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Anemia is the name applied to many different conditions that are all characterized by an abnormally low number of healthy red blood cells. There are many different causes and types of anemia.
Iron-deficiency anemia, the most common type, is usually treated with dietary changes and iron supplement pills. Other types of anemia, such as those associated with chronic diseases or cancer, may need more aggressive treatment.
Preventing Iron Deficiency in Infants and Toddlers
The American Academy of Pediatrics' guidelines for preventing iron deficiency and iron deficiency anemia in infants and young children include:
Guidelines for Treating Anemia in Patients with Heart Problems
In 2013, the American College of Physicians (ACP) released clinical practice guidelines for treating anemia in patients with heart failure, coronary artery disease, or heart attack. According to the ACP, current evidence suggests as best practice for patients with heart conditions:
Anemia is a condition in which the body does not have enough healthy red blood cells. Red blood cells provide oxygen to body tissues.
Image of normal red blood cells (RBCs) as seen in the microscope after staining.
Anemia is not a single disease but a condition, like fever, with many possible causes and many forms.
Causes of anemia include nutritional deficiencies, medication-related side effects, or chronic diseases that cause bleeding or interfere with the production of red blood cells. The condition may be temporary or long term, and can manifest in mild or severe forms.
Anemia can also be caused by genetic (inherited) blood disorders such as sickle cell disease that damage the shape of the red blood cell.
This report focuses on the most common forms of anemia:
Blood is composed of about 55% plasma and 45% blood cells. It has four components:
Red blood cells (RBCs), also known as erythrocytes, carry oxygen throughout the body to nourish tissues and sustain life. Red blood cells are the most abundant cells in our bodies. On average, men have about 5.2 million red blood cells per cubic millimeter of blood, and women have about 4.7 million per cubic millimeter of blood.
Hemoglobin and Iron
Each red blood cell contains 280 million hemoglobin molecules. Hemoglobin is a complex molecule, and it is the most important component of red blood cells. It is composed of protein (globulin) and a molecule (heme), which binds to iron.
In the lungs, the heme component binds to oxygen in exchange for carbon dioxide. The oxygenated red blood cells are then transported to the body's tissues, where the hemoglobin releases the oxygen in exchange for carbon dioxide, and the cycle repeats. The oxygen is used in the mitochondria, the power source within all cells.
Red blood cells typically circulate for about 120 days before they are broken down in the spleen. Most of the iron used in hemoglobin can be recycled from there and reused.
Red Blood Cell Production (Erythropoiesis)
The actual process of making red blood cells is called erythropoiesis. (In Greek, erythro means "red," and poiesis means "the making of things.") The process of manufacturing, recycling, and regulating the number of red blood cells is complex and involves many parts of the body:
Iron deficiency anemia occurs when the body lacks mineral iron to produce the hemoglobin it needs to make red blood cells.
Iron deficiency anemia results when the body's iron stores run low. This can happen because:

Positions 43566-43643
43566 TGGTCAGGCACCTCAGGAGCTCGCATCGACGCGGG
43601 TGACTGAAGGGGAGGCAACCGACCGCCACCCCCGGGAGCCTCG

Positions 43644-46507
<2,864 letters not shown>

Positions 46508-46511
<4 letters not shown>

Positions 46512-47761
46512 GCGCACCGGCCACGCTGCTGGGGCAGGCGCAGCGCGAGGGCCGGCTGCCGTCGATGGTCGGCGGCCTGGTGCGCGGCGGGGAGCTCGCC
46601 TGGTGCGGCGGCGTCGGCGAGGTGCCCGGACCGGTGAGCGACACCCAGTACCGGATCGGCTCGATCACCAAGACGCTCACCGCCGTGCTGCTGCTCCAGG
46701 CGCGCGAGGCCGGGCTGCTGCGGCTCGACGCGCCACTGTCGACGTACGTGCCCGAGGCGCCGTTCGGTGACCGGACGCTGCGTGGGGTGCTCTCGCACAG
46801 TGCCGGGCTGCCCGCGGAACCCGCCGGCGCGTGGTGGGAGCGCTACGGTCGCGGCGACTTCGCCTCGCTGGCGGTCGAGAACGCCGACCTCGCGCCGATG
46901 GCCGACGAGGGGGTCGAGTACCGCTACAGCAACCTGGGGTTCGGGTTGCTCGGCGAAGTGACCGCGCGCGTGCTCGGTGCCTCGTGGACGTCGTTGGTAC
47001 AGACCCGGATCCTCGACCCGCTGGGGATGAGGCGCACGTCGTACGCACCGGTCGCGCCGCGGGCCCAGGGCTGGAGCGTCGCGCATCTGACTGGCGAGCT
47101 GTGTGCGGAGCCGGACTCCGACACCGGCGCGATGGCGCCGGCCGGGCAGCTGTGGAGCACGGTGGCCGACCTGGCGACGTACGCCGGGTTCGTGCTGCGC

A number of medical conditions can cause iron deficiency anemia.
Blood Loss. Iron deficiencies most commonly occur from internal blood loss due to other medical conditions. These conditions include:
Impaired Absorption of Iron. Impaired absorption of iron is caused by:
Inadequate Iron Intake. A healthy diet easily provides enough iron. In general, most people need just 1 mg of extra iron each day. (Menstruating women need 2 mg each day.) However, certain people are at risk of lack of iron in their diets. This includes vegetarians and others who do not consume enough iron-rich foods, young children and pregnant women who have higher iron needs, and anyone who has a medical condition that places the at risk for iron deficiency.
Anemia of chronic disease (ACD) is associated with a wide variety of persistent inflammatory diseases. .
The Inflammatory Process and ACD. In ACD, iron is not efficiently recycled from blood cells and red blood cells do not survive for as long as normal. In addition, there is impaired response to erythropoietin, the hormone that acts in the bone marrow to increase the production of red blood cells.
Diseases Associated with ACD and Inflammation. Some of the chronic diseases that are associated with this process include:
Not all chronic diseases involve the inflammatory process and anemia. For example, high blood pressure is a chronic disease, but it does not affect red blood cells.
Treatment-related anemia results from the therapies used to treat conditions. For example, anemia is a common side effect of cancer treatments. Chemotherapy and radiation can impair the bone marrow's production of red blood cells and contribute to the extreme fatigue that many patients experience during cancer therapy. Patients with hepatitis C frequently receive combination therapy of ribavirin and interferon; ribavirin can induce anemia. Hepatitis C also affects many patients with HIV or AIDS. In addition to ribavirin, patients with HIV or AIDS can develop anemia as a result of highly active anti-retroviral therapy (HAART) and, in particular, from the drug AZT.
Other medications that increase the risk for anemia are certain antibiotics, some antiseizure medications (phenytoin), immunosuppressive drugs (methotrexate, azathioprine), antiarrhythmic drugs (procainamide, quinidine), and anti-clotting drugs (aspirin, warfarin, clopidogrel, heparin).